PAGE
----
I've saved file types for last in the web vs. print basics series for a reason: things are not as cut and dry in this category as they are in dimensions, resolution, or colors. But there are some general principles to understand about which file types work best where, and that's what I'm focusing on today.
To talk about images online, we first need to discuss a big dividing line in the image world: raster vs. vector. In a nutshell, raster images are set to a certain size, comprised of pixels, and don't resize (especially enlarge) very well. Vector images use what I call "magical math" to represent an image and can be resized easily without losing quality. (You can consult the great Wiki here and here for details. And I wrote about vectors in this post.) For final products for most online projects, you'll stay on the raster side of the image divide.
Among the raster image types for typical online projects, the 2 you will encounter the most will be JPG and PNG. JPGs lose some information when they save (this is called lossy), which can create smaller file sizes. JPGs also allow for users to select the quality level to save. PNGs save all data (which is called lossless), and this means that they can have larger file sizes and more detail. PNGs also allow you the option of having a transparent background behind a graphic, which is not possible with JPGs.
Now, there is a 3rd raster format that you will sometimes see online, as well: GIF. Most of the time these days, GIFs are used for low quality, short, animated loops. There's practically a whole new form of GIF communication in social media now, but GIFs can also be used for still images, too.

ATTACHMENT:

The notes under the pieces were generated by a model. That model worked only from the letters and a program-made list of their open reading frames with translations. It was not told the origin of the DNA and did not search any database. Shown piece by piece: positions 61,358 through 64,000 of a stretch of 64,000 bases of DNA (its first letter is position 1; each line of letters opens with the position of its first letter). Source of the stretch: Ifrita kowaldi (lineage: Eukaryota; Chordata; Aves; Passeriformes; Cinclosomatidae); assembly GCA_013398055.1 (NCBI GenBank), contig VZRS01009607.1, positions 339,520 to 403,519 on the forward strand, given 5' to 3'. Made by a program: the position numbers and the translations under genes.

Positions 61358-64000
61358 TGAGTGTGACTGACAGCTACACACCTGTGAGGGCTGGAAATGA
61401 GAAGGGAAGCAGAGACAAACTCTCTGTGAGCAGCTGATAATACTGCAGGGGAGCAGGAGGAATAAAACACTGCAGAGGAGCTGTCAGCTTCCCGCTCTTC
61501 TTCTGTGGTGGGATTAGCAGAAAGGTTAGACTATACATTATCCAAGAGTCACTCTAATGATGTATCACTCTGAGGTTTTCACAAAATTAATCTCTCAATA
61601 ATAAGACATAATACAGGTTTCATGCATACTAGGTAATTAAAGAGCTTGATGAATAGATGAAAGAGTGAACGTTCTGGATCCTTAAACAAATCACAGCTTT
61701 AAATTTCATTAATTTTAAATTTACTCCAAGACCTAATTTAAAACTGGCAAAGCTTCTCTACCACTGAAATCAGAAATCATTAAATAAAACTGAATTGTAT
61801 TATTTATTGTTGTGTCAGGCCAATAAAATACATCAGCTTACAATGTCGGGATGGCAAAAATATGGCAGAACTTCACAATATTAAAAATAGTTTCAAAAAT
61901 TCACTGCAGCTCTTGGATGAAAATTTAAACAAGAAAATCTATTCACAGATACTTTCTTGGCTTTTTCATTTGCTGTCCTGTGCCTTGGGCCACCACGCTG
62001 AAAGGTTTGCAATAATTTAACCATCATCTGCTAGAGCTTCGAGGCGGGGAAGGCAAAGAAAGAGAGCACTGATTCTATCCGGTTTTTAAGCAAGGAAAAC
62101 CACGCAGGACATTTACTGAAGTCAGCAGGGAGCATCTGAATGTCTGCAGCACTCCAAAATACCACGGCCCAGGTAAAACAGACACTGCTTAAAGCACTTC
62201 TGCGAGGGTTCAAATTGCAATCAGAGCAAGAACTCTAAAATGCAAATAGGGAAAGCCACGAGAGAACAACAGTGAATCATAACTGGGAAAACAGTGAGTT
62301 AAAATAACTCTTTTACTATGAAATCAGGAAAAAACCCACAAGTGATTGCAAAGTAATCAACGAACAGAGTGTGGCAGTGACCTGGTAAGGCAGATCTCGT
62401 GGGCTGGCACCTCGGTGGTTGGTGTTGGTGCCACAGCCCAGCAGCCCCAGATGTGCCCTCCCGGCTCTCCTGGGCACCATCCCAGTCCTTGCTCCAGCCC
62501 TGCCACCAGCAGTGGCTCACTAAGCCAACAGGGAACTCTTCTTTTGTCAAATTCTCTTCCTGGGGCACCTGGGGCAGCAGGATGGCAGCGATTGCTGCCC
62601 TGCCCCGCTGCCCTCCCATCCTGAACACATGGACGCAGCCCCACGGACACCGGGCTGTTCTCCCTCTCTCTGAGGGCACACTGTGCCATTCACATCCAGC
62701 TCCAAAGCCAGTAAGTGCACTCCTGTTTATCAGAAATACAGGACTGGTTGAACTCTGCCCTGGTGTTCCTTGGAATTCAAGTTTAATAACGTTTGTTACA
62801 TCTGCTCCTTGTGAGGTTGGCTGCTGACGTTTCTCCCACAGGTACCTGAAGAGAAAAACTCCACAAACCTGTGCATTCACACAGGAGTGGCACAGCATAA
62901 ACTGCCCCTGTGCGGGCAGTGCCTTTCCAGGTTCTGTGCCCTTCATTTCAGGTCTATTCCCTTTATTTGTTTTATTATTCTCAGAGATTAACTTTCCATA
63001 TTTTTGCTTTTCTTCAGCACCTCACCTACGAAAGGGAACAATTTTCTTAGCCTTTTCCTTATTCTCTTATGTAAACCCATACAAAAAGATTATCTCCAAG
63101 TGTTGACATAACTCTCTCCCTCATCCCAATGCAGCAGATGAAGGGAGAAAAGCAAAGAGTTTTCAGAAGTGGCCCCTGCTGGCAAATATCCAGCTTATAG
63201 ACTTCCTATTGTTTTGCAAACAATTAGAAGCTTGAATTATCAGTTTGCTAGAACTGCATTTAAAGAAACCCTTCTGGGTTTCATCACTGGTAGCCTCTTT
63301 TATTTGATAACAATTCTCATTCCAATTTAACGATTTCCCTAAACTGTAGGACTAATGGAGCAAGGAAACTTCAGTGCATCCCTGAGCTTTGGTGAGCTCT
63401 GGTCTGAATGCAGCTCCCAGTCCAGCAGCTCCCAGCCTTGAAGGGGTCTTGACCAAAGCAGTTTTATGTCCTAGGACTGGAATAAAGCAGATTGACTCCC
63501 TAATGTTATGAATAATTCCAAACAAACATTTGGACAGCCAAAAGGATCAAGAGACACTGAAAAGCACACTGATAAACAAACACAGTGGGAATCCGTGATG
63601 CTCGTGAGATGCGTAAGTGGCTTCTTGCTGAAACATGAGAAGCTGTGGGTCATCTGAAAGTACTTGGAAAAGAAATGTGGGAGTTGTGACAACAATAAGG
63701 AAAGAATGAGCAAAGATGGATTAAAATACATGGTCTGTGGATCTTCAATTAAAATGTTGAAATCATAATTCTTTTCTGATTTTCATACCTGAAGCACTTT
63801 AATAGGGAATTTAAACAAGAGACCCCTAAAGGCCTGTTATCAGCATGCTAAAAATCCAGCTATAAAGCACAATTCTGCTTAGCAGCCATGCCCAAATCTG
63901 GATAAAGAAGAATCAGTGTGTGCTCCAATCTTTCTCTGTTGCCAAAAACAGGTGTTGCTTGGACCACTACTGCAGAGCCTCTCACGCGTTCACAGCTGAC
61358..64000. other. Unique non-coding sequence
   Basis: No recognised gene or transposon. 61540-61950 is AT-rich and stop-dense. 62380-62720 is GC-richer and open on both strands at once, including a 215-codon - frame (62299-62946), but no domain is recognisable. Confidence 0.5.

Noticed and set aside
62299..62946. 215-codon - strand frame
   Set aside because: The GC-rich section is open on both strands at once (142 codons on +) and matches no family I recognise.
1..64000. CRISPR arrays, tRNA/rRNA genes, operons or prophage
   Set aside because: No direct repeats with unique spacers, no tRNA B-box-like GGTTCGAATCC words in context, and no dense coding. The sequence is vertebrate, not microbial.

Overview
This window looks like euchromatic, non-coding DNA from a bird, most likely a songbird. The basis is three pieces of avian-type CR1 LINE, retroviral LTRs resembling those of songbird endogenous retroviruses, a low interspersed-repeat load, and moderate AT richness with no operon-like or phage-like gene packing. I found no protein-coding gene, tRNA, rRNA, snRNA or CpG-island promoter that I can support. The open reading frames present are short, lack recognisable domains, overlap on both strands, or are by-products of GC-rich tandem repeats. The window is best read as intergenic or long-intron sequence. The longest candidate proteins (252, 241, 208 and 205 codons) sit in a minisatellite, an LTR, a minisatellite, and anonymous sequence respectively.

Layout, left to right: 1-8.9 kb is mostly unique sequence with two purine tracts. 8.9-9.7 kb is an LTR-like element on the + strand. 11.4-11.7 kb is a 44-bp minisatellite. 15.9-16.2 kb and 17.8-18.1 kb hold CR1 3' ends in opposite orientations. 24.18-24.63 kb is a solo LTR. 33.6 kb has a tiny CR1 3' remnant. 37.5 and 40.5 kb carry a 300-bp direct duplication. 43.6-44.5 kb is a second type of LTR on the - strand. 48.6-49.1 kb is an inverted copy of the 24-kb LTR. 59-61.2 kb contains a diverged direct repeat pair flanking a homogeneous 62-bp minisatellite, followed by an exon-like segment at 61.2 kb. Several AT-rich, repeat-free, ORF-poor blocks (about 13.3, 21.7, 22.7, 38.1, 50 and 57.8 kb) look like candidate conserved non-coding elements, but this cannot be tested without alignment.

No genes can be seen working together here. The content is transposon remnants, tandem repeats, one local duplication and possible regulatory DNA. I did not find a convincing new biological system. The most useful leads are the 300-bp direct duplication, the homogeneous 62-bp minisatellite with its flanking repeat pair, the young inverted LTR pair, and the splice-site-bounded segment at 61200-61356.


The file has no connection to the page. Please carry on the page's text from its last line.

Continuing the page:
So how do I choose which raster image type to use in different situations? Well, I just don't use GIFs, so they're right out. And to choose between JPGs or PNGs, it is usually an issue of file size for me. For instance, if a website isn't loading quickly enough, I may switch PNGs to JPGs because they will load faster. But if detail is more important than a file size or load time or I have to have a transparent background, I'll opt for a PNG. For detailed discussions about these 3 raster image types and when to choose which format, go here and here.
Now let's talk about print files. What type of file is your print shop going to be happy to get from you?
PDFs are very, very popular for print projects. PDF stands for Portable Document Format, and they really do live up to that name. They send loads of information easily, compactly, and clearly, including different types of images within them, text, and layout design. And you can set the PPI (pixels per inch) or DPI (dots per inch) for the printed item to the correct amount for your desired print project type and quality (for more info on this, see my post in this series about resolution).
Vector graphics, such as EPS and AI files, allow someone to open the file with the right software and be able to edit it, which also makes it a popular choice with printers. If something isn't quite right in the file received, a printer can have the opportunity to make a change. Printers can also ensure that output parameters for printing are correct if they start with a vector file.
How do I decide which type of file to use for a print project? In these cases, I let the printer be my guide. Online or in person print shops will have recommendations about which file type they'd like to receive from you and any particular specifications it needs to have. And because I want a print project to have the best odds of success, I just give the printer what they ask for. Plain and simple.
Making it Messy
And now that I have put the file types into neat online and offline camps, allow me to make things messy again. Let me give you some examples where file formats aren't used as I've already stated.
1) Vectors are very often used to create images for online projects, but they are then generally exported to a raster format that browsers can display easily.
2) Even though rasters rule online, occasionally a vector can be used for a button graphic or something similar.
3) JPGs or PNGs are put into PDF documents for print all the time.
4) PDFs are often used online and read on a computer only.
So no, there aren't hard and fast rules about file types for certain uses. But the generalities I've discuss above will help you to understand what might be needed for an online project vs. a printed project and why there is a difference. And I hope you have filed away this file type information away for your next project.